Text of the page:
Who is Bridget Anderson? She is Professor of Migration and Citizenship and Deputy Director at the Centre on Migration, Policy and Society at the University of Oxford. She is the author of numerous publications, including Us and Them? The Dangerous Politics of Immigration Controls (Oxford University Press, 2013) and Doing the Dirty Work? The Global Politics of Domestic Labour (Zed Books, 2000). Exploring the tension between labor market flexibilities and citizenship rights, she has pioneered an understanding of the functions of immigration in key labor market sectors. Her interest in labor demand has meant an engagement with debates about trafficking, modern day slavery, state enforcement, and deportation. She is particularly concerned with the ways immigration controls increasingly impact citizens and migrants alike.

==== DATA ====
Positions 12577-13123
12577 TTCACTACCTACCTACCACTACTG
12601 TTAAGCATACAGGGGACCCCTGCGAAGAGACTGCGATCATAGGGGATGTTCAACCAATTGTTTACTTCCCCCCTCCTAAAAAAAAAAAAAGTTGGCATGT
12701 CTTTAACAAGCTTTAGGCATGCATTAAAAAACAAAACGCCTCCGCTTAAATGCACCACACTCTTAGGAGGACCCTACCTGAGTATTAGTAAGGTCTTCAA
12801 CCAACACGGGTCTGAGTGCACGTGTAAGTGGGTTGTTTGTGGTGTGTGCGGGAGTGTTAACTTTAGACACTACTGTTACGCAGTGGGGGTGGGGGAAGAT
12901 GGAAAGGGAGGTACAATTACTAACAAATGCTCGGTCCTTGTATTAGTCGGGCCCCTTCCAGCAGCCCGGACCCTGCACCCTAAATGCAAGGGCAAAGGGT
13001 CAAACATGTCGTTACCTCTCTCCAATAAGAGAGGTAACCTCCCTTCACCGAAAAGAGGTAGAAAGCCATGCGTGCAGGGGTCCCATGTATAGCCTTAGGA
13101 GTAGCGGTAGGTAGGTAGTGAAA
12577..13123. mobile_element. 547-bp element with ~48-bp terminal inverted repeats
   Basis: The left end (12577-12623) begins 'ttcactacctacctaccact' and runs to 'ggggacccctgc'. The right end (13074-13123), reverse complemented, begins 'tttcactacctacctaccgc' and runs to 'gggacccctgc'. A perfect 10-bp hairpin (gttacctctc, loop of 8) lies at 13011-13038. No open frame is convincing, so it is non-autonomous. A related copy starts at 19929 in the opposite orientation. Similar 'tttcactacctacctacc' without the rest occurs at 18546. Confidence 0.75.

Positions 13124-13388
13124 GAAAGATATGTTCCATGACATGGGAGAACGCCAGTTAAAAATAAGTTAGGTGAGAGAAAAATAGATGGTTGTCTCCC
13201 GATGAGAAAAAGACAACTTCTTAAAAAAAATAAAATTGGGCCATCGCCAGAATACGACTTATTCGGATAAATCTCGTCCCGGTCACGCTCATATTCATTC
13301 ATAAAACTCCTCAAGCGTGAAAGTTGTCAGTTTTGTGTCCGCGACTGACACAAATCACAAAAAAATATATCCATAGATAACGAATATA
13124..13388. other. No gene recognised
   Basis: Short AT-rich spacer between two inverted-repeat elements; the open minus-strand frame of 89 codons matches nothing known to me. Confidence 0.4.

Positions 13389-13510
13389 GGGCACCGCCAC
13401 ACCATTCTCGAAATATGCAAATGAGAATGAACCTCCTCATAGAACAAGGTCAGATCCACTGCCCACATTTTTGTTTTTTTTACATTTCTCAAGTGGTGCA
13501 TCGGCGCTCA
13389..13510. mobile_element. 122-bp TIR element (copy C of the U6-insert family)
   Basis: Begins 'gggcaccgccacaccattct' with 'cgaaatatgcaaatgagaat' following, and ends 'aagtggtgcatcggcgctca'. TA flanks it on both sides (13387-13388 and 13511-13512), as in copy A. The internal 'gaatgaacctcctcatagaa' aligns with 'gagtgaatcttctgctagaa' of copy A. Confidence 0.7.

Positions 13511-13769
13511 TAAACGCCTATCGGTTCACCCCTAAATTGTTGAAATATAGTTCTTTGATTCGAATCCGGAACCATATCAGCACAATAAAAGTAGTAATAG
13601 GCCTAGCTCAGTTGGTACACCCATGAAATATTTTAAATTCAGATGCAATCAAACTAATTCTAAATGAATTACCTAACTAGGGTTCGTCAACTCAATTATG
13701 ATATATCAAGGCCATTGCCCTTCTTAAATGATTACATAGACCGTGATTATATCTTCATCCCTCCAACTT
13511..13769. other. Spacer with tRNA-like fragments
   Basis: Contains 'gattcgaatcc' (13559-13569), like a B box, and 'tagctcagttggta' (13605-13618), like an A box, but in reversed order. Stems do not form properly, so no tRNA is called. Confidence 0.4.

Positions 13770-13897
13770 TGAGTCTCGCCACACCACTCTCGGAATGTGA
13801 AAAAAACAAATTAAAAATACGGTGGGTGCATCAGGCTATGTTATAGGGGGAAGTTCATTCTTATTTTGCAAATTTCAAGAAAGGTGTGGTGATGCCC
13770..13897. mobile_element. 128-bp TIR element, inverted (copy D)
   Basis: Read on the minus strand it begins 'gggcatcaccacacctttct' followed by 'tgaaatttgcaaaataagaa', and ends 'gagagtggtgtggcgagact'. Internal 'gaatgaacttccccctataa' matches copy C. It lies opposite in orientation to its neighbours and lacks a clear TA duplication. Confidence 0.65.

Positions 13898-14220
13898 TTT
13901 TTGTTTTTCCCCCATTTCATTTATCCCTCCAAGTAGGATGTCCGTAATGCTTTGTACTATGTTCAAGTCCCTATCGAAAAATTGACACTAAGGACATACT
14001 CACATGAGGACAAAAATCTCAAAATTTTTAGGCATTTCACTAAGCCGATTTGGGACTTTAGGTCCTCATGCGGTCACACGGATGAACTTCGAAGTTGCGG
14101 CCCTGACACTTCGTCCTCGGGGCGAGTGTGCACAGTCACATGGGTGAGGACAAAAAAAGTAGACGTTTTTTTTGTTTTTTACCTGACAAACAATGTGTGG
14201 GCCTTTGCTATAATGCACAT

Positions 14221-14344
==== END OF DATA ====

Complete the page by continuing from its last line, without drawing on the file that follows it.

Location: Santa Cruz Museum of Art and History (705 Front Street, Santa Cruz)
Event details: Reception at 6:30pm / Lecture at 7:00pm
Admission: Free and open to the public, but attendees are asked to register in advance.
Other Events with Bridget Anderson
Friday, September 16, 11:00am-1:00pm, Charles E. Merrill Lounge
Brown bag luncheon and discussion about the introduction to Bridget Anderson’s Us and Them (Oxford University Press, 2013) and Bridget Anderson and Joseph Carens’ “Critical Dialogue” (Perspectives on Politics Vol. 13, No. 3 ). This event is open to UC Santa Cruz faculty, students, and staff. Attendees are free to bring their own lunches and should email Catherine Ramírez (email@example.com) to RSVP.
Tuesday, October 4, 11:00am-1:00pm, Humanities 1, Room 210
Linking Citizenship, Migration, Labor, Border, and Carceral Studies: A Seminar with Bridget Anderson. This event is open to UC Santa Cruz faculty, students, and staff.REGISTER HERE for the seminar by Tuesday, September 27th.
Wednesday, October 5, 2:00-4:00pm, in Humanities 1, Room 210
Building Bridges and Institutions: A Conversation with Bridget Anderson. This event is open to UC Santa Cruz faculty, students, and staff. REGISTER HERE for the conversation on institution building by Wednesday, September 28th.